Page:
Location for a planned 88 MW system for water electrolysis in Vernes, Canada. Photo: Auto-Medienportal.Net/Thyssenkrupp
While politics and business are still in the process of planning and grounding a future-oriented hydrogen policy, Thyssenkrupp, based in Essen, is already doing business with it. Not in Germany, of course, but across the Atlantic in Canada. On behalf of the state-owned power company Hydro-Quebec, the currently threatened steel company will manufacture one of the world’s first and most powerful electrolysers for the production of green hydrogen.
Chlorine Engineers, an assistant Thisenkroup Uhre from Dortmund, was recently awarded a contract to install 88 MW of water electrolysis for the Canadian energy company, following a successfully completed feasibility study. The state-owned company is one of the largest energy suppliers in North America due to vast energy resources from hydropower in the province of Quebec.
Water electrolysis is being built at Varennes on the east bank of the St. Lawrence River, a half-hour drive north of Montreal, and is expected to produce 11,100 tons of green hydrogen annually when operations begin. Both water and oxygen produced as a by-product in the electrolysis process will be used in a planned biofuel plant in which biofuels for the truck and car sector will be produced from residual waste. Hydrogen production is planned to begin by the end of 2023.
The prerequisite for green hydrogen is production with electricity from permanent sources. This current is used for the electrolysis of water flowing through water and thus the water molecules are divided into their two components, water and oxygen. Oxygen collects on the plus pole, rises into the atmosphere and escapes. Hydrogen accumulates on the minus pole, which can be intercepted and stored from there. The stored energy from the process of electrolysis of water, which is now in the molecules of hydrogen, can be re-released through the reverse reaction of hydrogen with oxygen.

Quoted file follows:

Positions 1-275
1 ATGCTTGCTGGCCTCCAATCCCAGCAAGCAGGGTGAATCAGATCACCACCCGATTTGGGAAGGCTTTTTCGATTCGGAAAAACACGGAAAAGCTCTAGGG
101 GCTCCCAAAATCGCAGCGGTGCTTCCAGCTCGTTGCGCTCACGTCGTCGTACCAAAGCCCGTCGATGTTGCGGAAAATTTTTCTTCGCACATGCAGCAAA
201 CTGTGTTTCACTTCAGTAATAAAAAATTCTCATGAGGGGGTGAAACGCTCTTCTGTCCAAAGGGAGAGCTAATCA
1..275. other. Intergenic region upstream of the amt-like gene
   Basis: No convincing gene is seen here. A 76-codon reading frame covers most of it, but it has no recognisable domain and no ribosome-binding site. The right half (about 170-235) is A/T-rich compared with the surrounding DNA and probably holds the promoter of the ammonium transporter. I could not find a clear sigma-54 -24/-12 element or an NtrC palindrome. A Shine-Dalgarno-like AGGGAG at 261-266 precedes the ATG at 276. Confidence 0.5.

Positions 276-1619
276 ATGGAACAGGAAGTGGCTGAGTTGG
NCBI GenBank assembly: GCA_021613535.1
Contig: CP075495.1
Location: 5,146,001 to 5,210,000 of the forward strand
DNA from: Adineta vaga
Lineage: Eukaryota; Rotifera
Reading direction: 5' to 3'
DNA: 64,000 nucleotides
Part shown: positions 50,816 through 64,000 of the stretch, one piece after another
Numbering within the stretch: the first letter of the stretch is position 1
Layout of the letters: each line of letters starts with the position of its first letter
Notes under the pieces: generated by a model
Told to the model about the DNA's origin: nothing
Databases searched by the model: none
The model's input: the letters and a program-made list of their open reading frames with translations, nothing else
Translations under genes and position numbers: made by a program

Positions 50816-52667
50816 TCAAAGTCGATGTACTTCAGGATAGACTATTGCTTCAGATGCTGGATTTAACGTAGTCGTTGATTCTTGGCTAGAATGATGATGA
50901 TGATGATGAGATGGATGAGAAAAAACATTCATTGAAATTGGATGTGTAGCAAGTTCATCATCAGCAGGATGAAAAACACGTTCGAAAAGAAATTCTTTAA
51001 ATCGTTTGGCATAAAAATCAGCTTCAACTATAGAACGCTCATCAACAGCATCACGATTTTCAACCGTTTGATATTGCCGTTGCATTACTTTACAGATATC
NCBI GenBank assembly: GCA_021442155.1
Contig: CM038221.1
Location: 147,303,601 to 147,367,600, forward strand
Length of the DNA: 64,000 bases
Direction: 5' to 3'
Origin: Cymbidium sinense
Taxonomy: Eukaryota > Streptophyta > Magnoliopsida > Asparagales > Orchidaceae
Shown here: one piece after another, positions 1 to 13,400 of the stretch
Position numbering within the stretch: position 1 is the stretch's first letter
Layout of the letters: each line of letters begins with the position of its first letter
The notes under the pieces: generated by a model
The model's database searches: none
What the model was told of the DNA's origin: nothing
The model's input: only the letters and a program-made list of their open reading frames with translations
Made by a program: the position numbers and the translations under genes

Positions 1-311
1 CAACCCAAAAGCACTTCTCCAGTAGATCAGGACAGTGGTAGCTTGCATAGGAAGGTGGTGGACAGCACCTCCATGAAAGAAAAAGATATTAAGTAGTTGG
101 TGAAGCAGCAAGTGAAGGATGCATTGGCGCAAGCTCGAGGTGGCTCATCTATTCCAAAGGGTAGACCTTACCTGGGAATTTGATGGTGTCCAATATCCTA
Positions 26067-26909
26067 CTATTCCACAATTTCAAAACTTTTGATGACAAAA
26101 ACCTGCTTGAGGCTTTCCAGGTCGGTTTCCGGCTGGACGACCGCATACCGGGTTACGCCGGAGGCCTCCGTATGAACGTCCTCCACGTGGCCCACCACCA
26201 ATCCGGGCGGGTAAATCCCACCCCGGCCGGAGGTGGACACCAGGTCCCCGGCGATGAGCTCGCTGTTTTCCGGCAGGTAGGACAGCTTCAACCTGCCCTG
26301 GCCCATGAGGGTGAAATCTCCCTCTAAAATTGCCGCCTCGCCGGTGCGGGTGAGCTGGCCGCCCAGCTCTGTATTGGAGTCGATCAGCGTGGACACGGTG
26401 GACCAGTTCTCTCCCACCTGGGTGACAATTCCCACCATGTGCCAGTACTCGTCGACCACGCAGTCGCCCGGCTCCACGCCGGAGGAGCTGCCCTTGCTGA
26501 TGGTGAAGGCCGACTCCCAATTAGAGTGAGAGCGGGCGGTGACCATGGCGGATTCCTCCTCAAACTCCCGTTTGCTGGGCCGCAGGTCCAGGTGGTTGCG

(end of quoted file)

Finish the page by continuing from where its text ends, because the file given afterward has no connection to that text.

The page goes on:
Canada offers exceptional opportunities to use clean hydropower. About 61 percent of the country’s total electricity generation comes from hydroelectric plants. With only 37.5 million inhabitants, Canada ranks fourth in terms of total hydropower generation behind the United States, Brazil and China.
Hydrogen from Varennes is not initially intended for export. But in the medium term, Canada hopes such facilities can transform its vast hydro-electric potential into a clean energy export business that will power tomorrow’s fuel cell vehicles and aircraft, more integrated hydrogen economies and industrial use cases. Will feed in, and be sold as raw. material. According to Hydro-Quebec, green hydrogen will be considered a potential energy storage medium in the future. (ampnet / hrr)